After 125 years of blossoming, Vincent Van Gogh's sunflowers may finally be starting to wilt. The iconic oil paintings have reportedly started to lose their vibrant shade as a result of the energy-efficient LED lights installed in art galleries and museums, according to the Telegraph.
While LEDs have eco-friendly benefits, the Telegraph reports the alternative light source slowly changes the pigment to chrome yellow in some works, and certain shades like primrose and lemon have been exceptionally susceptible to fading. One painting boasting many of the vivid and vulnerable hues is "Vase with Sunflowers," which currently resides at the Van Gogh Museum in Amsterdam.
Letizia Monico, Ph.D. at the University of Antwerp, found green and blue light at the bases of certain shades of yellow which may cause discoloration. De Standaard's Sarah Vankersschaever explained Monico's results: "After only a few days of our tests they faded to brown and olive green."
Professor Koen Janssens added: "In a number of Van Gogh's paintings, the yellow has dulled to coffee brown -- and in about 10 cases, the discoloration is serious."
One work from the sunflower series, "Vase with Fifteen Sunflowers," sold in 1987 for $39.9 million in 1987 (the equivalent of $81 million today, adjusted for inflation). At the time, the sale tripled the previous record for most expensive work sold at auction. However, a source from the Philadelphia Museum of Art told the Huffington Post over the phone that "Vase with Sunflowers" is "priceless."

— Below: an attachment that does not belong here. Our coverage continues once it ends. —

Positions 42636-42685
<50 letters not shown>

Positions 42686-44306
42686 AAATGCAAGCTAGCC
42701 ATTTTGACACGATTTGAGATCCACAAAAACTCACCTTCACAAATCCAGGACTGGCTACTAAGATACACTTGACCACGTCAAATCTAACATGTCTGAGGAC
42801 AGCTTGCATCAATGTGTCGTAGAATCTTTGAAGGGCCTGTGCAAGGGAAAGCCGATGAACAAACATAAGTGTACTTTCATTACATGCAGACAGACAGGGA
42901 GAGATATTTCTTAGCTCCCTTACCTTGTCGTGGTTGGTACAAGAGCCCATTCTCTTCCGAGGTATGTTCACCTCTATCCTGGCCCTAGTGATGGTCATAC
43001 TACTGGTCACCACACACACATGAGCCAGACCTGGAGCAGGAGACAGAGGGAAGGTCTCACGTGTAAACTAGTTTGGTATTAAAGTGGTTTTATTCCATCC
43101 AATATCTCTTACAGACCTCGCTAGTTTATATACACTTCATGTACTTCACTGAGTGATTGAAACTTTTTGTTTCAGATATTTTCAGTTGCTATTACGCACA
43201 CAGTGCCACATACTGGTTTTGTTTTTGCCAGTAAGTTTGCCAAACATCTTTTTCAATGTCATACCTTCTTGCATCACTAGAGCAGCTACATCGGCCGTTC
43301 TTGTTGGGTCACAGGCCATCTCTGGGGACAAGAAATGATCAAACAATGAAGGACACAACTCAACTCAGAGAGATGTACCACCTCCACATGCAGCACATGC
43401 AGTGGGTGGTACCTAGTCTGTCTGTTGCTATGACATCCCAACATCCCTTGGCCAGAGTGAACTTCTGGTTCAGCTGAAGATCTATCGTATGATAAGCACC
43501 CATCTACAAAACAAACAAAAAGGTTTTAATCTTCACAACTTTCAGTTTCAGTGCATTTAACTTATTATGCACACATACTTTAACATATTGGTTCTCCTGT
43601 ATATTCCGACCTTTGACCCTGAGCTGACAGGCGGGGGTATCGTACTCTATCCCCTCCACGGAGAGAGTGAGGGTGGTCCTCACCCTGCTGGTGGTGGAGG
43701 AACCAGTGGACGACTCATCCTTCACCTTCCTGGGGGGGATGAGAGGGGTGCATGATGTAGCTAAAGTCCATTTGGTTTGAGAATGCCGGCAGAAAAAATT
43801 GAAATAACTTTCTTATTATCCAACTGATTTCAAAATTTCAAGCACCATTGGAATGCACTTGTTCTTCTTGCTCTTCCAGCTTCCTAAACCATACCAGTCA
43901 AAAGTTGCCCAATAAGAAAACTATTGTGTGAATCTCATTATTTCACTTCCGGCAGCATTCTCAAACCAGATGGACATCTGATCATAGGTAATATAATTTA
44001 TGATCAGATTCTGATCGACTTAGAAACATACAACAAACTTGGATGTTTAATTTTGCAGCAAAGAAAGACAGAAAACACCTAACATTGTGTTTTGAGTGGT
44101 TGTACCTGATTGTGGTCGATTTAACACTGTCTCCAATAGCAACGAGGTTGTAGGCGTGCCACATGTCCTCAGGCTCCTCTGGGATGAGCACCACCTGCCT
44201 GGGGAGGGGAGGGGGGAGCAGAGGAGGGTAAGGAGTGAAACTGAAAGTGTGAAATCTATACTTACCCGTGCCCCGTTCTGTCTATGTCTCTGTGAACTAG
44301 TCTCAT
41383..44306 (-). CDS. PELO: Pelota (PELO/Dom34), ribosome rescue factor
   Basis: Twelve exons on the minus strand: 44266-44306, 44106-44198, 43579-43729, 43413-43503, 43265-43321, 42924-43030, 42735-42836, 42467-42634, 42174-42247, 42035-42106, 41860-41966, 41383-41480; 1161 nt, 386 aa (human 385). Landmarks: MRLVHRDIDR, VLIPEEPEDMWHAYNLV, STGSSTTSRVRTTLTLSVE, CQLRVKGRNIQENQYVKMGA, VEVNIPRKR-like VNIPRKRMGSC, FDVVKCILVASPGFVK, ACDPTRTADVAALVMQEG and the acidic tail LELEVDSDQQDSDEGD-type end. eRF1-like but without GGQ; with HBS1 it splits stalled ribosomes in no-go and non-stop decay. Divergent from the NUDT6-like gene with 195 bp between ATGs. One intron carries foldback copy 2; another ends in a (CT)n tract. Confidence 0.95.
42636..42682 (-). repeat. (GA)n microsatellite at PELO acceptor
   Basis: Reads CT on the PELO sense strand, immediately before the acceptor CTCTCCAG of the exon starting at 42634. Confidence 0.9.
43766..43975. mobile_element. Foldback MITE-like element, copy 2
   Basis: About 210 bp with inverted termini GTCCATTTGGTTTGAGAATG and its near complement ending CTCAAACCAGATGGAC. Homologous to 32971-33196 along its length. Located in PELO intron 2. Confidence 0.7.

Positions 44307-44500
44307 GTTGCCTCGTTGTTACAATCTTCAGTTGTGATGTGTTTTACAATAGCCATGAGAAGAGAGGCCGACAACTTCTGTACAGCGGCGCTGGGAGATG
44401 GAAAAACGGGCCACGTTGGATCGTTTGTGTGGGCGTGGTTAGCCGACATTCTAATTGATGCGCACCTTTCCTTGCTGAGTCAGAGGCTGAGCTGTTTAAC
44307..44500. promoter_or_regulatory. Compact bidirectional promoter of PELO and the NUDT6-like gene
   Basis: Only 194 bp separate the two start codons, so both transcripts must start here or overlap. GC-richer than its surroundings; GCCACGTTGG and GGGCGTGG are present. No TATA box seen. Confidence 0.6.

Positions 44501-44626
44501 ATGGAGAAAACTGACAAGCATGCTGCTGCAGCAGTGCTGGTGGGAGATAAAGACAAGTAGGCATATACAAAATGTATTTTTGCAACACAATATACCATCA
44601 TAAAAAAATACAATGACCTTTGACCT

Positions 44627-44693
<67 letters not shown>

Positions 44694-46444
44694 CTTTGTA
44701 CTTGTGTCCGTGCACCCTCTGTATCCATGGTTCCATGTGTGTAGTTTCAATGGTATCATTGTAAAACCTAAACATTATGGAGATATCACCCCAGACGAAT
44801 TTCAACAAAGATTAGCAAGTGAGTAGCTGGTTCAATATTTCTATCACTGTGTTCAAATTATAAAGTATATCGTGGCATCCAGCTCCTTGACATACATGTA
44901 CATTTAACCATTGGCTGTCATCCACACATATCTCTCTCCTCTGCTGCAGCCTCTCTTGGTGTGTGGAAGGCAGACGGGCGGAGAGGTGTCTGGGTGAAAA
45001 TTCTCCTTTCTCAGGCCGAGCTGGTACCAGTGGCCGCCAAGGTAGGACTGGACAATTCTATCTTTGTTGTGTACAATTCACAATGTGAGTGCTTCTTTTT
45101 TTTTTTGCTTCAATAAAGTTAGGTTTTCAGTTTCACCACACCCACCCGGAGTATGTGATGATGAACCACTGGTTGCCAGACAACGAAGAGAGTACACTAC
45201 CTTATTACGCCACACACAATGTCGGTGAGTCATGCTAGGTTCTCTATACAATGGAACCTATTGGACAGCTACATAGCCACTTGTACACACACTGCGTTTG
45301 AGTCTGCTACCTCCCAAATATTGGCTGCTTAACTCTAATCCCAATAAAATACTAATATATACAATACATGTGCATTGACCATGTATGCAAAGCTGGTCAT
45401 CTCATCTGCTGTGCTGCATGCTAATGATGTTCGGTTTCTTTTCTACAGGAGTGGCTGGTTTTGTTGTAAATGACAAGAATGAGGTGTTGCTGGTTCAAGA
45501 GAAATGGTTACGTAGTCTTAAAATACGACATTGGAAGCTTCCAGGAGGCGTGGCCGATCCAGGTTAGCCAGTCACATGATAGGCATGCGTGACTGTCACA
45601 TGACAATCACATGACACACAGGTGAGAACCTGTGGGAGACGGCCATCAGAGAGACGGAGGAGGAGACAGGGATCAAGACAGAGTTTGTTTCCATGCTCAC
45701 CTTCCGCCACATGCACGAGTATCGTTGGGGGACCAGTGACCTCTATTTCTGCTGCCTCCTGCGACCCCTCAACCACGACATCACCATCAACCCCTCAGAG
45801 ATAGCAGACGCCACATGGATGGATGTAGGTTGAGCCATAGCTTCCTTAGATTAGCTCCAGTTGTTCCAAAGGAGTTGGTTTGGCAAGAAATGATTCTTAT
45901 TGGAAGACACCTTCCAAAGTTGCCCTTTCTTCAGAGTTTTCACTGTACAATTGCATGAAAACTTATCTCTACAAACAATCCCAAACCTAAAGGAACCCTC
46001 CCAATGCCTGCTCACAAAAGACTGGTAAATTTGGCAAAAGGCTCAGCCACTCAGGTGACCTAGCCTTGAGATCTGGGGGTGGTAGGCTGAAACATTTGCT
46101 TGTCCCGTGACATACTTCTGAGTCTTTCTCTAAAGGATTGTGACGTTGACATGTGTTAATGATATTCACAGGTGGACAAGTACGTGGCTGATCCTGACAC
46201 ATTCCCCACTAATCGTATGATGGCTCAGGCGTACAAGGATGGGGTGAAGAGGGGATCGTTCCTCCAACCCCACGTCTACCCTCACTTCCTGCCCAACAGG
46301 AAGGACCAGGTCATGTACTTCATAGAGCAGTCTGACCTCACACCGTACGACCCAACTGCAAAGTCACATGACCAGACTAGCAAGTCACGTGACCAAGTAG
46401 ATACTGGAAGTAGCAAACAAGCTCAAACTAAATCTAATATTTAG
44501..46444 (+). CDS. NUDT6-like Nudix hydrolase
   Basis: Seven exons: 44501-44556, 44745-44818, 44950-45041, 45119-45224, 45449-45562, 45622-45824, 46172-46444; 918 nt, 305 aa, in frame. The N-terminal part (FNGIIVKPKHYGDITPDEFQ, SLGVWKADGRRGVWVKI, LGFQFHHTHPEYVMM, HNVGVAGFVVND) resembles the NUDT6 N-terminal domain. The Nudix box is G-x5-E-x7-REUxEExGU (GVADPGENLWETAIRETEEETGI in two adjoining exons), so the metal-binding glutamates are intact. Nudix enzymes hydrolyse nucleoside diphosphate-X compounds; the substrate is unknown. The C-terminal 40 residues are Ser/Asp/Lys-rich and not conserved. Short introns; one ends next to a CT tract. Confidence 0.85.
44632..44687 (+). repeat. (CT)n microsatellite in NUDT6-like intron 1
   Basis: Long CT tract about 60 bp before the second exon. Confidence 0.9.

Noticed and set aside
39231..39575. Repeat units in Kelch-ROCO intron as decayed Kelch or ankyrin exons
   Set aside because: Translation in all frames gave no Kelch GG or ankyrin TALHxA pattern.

Many galleries and museums have been turning to energy efficient light sources in the past few years, both for the ecological benefits and for the sake of the art itself. But what is the overall cost?
Claus Habfast, from the European Synchrotron Radiation Facility in France, warned that the wilting could worsen: "Paintings that have moderate darkening will find this accelerates in the coming years," he told the Independent.
While LED lights are a great way for museums to go green, they may result in the beloved works turning brown.
UPDATE: Jan. 17 -- A response from Soraa, an LED manufacturer in California, contends that Xenon lamps, not LED lamps, were used in the research, and that "Xenon lamp spectra are vastly different than those of white-emitting LEDs for illumination, with the Xenon lamp including significant amounts of ultraviolet (UV) light in the UV-A, UV-B, and UV-C wavelength regimes."
See Van Gogh's sunflowers at their most vibrant in the slideshow below: